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Confused by Web 3.0? The future of data (and apps) will be evolutionary, not revolutionary

Updated: Feb 8, 2022

While many Blockchain capabilities will prove transformational, other technologies and approaches are contributing to the future of privacy, transparency, and innovation.

Have you noticed something? It seems more and more people are taking a closer look at Web 3.0 and finding that it leaves something to be desired as a foundation for the future of data and applications.


There are several issues that tend to come up in such reviews, but they can be roughly summarized as follows:

  • Blockchain offers limited interoperability

  • Decentralized apps are inflexible

  • Decentralization does not preclude 'Big Tech' monopolies

Tim O'Reilly, the well-respected observer of data management trends recently described it this way:

"The failure to think through and build interfaces to existing legal and commercial mechanisms is in stark contrast to previous generations of the web, which quickly became a digital shadow of everything in the physical world—people, objects, locations, businesses—with interconnections that made it easy to create economically valuable new services in the existing economy. The easy money to be made speculating on crypto assets seems to have distracted developers and investors from the hard work of building useful real-world services." - Tim O'Reilly on the O'Reilly website, December 2021

As pointed out in a recent New York Times article, the fact is that there is no single technology, not even Blockchain, that represents the "end of intermediation".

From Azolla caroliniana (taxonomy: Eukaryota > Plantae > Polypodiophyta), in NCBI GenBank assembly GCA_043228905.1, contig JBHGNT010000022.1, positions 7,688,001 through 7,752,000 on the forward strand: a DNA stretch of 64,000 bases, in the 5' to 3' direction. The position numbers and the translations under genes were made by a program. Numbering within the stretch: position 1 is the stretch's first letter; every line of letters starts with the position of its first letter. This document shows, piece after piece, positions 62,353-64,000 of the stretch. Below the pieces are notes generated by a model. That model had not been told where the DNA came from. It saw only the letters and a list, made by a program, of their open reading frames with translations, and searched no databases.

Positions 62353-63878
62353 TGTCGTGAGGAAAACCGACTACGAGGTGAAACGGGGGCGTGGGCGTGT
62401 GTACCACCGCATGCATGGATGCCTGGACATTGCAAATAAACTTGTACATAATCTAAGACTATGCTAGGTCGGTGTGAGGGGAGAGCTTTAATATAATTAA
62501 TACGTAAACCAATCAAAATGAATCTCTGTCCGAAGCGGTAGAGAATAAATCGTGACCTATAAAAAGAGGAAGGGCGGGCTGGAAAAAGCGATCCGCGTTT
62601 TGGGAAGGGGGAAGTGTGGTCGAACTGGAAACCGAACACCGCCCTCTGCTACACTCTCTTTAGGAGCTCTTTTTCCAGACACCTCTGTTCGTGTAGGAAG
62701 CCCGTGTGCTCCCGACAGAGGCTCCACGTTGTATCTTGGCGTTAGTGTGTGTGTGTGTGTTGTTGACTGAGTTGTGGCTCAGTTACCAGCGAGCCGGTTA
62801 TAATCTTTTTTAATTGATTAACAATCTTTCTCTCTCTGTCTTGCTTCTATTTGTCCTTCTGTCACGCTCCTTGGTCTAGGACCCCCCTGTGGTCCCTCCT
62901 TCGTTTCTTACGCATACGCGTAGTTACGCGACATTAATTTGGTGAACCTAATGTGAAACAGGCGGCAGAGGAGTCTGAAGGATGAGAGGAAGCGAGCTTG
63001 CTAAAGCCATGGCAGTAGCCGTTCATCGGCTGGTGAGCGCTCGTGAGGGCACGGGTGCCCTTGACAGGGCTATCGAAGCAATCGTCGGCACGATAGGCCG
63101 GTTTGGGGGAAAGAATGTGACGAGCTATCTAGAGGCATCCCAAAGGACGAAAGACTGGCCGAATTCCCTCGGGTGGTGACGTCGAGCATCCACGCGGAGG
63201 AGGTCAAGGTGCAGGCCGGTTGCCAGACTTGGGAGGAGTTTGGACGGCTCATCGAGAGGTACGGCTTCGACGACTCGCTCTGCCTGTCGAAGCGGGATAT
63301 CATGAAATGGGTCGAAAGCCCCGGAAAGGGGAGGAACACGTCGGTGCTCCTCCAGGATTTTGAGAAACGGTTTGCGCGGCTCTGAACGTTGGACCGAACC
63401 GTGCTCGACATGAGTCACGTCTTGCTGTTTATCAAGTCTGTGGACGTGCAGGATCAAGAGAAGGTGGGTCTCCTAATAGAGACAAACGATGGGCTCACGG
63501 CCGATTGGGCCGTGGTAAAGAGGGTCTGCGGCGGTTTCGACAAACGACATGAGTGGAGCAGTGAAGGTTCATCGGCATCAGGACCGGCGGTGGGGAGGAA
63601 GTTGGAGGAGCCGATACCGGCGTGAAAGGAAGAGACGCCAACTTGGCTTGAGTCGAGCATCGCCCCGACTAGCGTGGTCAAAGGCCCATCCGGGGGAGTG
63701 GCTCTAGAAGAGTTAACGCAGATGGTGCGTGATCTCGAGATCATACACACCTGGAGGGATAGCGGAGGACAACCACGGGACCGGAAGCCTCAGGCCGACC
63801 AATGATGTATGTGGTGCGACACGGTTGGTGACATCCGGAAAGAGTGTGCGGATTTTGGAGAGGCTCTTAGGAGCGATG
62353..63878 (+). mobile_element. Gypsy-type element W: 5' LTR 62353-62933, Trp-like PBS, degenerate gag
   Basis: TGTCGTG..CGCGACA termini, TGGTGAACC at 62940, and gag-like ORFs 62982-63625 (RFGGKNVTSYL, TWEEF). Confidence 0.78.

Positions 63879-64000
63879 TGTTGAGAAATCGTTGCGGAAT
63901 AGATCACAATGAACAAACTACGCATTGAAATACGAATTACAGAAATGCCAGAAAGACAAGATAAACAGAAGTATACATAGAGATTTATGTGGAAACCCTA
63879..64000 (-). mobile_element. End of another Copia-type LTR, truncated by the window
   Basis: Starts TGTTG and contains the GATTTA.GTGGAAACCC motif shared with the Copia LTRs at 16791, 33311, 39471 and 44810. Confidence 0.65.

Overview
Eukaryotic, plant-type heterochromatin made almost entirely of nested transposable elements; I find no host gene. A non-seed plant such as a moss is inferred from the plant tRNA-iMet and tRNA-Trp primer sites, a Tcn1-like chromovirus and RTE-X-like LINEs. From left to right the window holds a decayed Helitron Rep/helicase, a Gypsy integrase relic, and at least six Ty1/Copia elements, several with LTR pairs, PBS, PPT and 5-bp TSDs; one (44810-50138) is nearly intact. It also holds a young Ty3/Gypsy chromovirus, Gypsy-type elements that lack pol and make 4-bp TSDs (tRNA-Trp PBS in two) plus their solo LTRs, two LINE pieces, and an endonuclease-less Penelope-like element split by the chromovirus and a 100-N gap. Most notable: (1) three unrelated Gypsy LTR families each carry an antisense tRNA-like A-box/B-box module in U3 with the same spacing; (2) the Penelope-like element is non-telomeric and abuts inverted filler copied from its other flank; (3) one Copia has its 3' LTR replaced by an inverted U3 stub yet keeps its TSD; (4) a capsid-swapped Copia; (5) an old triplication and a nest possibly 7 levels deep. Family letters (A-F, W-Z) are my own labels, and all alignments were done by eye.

Perhaps a more productive question to ask is this: What are the core values that we want our data and apps to embody moving forward?


A few candidates include:

  • Control

  • Trust

  • Transparency

  • Collaboration

  • Inclusion

  • Experimentation

  • Problem-solving efficiency

To be fair, many of these have been surfaced in the various interpreations of Web 3.0, and in an increasingly data-centric World, it will be difficult, if not impossible, to truly establish any of these values without also delivering the others.


It is our position at the Data Collaboration Alliance that technologists should remain agnostic towards technologies, and keep everything on the table if it can contribute to building the infrastrucure for data and applications that humanity really deserves.


Building on a foundation


Much of the recent criticism of Web 3.0 is based on labeling its enthusiasts as "utopian" but we actually see that as their core strength. The World needs people unafraid to tackle seemingly impossible challenges.


There are also significant capabilities inherent to Crypto/Blockchain that will be essential to any serious discussion about the future of data and apps, including:

Bridging Decentralized <> Centralized